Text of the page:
There is a way for grown-ups to believe in fairy-tales beyond the Cinderella Complex

Photography by  Dina Goldstein

Photography by Dina Goldstein

I believe in fairy-tales, but it’s complicated.

Now, before I go on, it has to be said that the original folk-tales collected by the likes of Charles Perrault and the Grimm brothers were, in fact, quite hardcore and, in many cases, did not even have fairies in them. If movies were to be made after these versions, they would be R rated at least. If we’re talking fairy-tales by known authors, many of Hans Christian Andersen’s tales are the stuff that neuroses are made of and make you want to curl up into a ball of tears. Seriously – just have a look at “The [original] Little Mermaid”, “The Little Match Girl” and, for some nightmare fuel, “The Girl Who Trod on a Loaf” and “The Red Shoes.”  The versions most of us are familiar with nowadays are the Disneyfied, family-friendly ones with adorable animal sidekicks.

You know what – I love both. I love how fairy-tales evolve and can constantly be rediscovered and reinterpreted. The essence, however, remains the same.

Helena Bonham Carter and Lily James in Disney's Cinderella

Helena Bonham Carter and Lily James in Disney’s Cinderella

You see, fairy-tales are, first and foremost, about staying true to yourself, taking your life into your own hands and about trusting that the just will be rewarded – sadly, the latter part is often not true in real life. What is true is hope – you know, the thing with feathers: fragile and not enough, but strangely and subtly powerful.

My favorite fairy tale is Cinderella. Hey, every girl likes herself a good Cinderella scenario. It needs to be said, however, that the Cinderella scenario is something a rational person cannot let herself believe in, but the idealist more or less secretly holds dear. Although dismissed as a gold-digger’s dream by specialists in missing the point, Cinderella’s lasting fascination has more to do with the idea that a person can be seen and loved for what they are, instead of by the place they occupy in the arbitrary order of the world. It has to do with being able to walk the thin line between clarity and pretense with Philippe Petit’s precision.

With the latter thought in mind, my all-time favorite version of Cinderella is, no question, the 1998 movie “Ever After: A Cinderella Story”, with Drew Barrymore in the title role. And the character’s name is, in fact, Danielle, though she goes by Nicole for a while, due to a misunderstanding.

Drew Barrymore in Ever After: A Cinderella Story, 1998

Drew Barrymore in Ever After: A Cinderella Story, 1998

Not only does Danielle/Nicole save the Prince (Dougray Scott) from a band of robbers – and by hoisting him over her shoulder, too –, but, in her darkest moment, when she truly seems to be done for, she manages to take action and free herself. To his honor, the Prince does not feel that his masculinity is threatened or offended by either of these situations. Granted, he is a bit perplexed during his own rescue, but not at all surprised to find her walking free just when he arrives to save her, because by then he already knows very well who he’s dealing with.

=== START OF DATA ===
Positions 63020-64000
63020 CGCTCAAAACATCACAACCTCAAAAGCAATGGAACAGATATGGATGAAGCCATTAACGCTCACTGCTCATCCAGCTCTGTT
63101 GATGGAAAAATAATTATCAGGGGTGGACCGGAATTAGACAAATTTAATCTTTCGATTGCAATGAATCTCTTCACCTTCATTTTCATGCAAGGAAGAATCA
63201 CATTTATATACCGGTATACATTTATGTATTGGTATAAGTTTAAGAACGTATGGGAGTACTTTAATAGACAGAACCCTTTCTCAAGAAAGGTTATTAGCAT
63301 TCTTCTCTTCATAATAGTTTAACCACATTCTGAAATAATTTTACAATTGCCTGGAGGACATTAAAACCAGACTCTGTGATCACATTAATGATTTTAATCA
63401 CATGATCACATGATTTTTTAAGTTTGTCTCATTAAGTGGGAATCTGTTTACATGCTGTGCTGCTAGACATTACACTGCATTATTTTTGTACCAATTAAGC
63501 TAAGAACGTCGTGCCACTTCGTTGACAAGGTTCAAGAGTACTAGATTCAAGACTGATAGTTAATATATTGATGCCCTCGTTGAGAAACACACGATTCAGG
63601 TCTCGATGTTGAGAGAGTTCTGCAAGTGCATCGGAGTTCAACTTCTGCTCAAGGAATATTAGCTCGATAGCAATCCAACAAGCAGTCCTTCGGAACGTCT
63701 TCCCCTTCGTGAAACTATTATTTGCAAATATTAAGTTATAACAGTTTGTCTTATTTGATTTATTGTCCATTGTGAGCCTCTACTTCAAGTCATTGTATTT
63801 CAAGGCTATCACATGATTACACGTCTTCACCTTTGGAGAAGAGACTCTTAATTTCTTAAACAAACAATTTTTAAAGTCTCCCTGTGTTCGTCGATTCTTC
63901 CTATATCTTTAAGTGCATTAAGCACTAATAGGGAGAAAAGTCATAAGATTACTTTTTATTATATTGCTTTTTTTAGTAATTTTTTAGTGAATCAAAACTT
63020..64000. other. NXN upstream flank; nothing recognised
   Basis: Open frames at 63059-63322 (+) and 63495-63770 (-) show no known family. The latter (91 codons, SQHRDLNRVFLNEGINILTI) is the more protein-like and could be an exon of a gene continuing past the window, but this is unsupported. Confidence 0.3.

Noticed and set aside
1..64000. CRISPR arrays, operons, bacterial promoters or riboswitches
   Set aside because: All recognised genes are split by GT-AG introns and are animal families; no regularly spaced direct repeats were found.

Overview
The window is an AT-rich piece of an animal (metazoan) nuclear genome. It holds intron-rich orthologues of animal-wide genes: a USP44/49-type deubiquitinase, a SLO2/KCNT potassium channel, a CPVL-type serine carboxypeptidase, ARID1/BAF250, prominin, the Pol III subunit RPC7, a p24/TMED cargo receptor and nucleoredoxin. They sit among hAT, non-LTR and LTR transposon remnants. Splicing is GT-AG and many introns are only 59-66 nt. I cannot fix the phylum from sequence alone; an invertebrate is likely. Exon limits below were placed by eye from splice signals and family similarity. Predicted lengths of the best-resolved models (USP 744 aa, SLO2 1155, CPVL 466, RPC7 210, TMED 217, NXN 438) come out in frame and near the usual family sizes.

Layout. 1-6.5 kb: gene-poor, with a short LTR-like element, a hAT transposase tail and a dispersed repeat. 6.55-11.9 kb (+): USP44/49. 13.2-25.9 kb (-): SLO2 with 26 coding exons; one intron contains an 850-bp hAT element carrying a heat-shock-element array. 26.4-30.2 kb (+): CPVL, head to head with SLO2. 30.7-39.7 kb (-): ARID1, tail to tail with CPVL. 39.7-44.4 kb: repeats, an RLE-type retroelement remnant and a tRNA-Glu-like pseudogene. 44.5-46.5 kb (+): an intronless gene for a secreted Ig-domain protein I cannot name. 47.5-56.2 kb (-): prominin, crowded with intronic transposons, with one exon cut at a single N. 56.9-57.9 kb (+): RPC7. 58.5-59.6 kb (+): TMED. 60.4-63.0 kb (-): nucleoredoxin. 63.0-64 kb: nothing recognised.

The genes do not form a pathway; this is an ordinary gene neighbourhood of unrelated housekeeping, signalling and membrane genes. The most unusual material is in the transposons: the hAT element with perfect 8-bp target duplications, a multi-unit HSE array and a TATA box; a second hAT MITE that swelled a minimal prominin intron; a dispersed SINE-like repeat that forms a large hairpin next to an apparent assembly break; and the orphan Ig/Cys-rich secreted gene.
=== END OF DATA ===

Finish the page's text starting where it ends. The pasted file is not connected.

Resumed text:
It needs to be mentioned that the “fairy godmother” role in the movie is filled by none other than Leonardo da Vinci (played by actor Patrick Godfrey), who has what is called a “crowning moment of awesome.”. Having found out that Danielle is not actually an aristocrat, the prince concludes that she is “just like everyone else.” This is when Leonardo da Friggin’ Vinci discreetly drops Cinderella’s legendary slipper on hand for the Prince, and also drops a truth bomb on his way out. If the Prince can’t see past his own pride and past social differences – says Leonardo – then he does not deserve her.

There are few certain things in any world – be it real or fictional – but one of the few certain things is that, if motherfucking Leonardo da Vinci tells you something, you better listen, fool.

In Ever After, the Prince loves Cinderella because she is hard-headed, feisty, sincere (well, except the thing about getting caught up in a confusion about her identity – but, come on, he wouldn’t have talked to her otherwise), unafraid to challenge him and endowed with a great sense of humor. However, Drew Barrymore’s Cinderella is not perfect. She is quick to judge, impulsive and a bit passive-aggressive at times – the latter being an understandable result of dealing with her stepmother (cruel, but with a few hilarious moments, thanks to a great performance by Anjelica Huston) and her airheaded, vain and mean stepsister. In fact, the second stepsister, bullied by her mother and sibling, sides with Danielle. Anyway, the point is that this incarnation of Cinderella is endearingly human.

Unknown creator

Unknown creator

But I’m not writing a movie review here. I’m just saying this movie is awesome, and here is why I think so. This movie is awesome because, in a society that seems to glorify the kind of love that obsesses and subjugates, here we have a fairy-tale-inspired movie that celebrates the kind of love that empowers. And, that, my friends, is what I truly believe in.

Anca Rotar is a Romanian-born writer, over-thinker and caffeine addict. She is the author of two books, Hidden Animals and Before It Sets You Free, both available from Among her interests, which she finds it hard to shut up about, she counts fashion, yoga, city breaks and deadpan sarcasm. She is also currently studying Japanese, so wish her luck. You can sample bits of Anca’s creative writing here.

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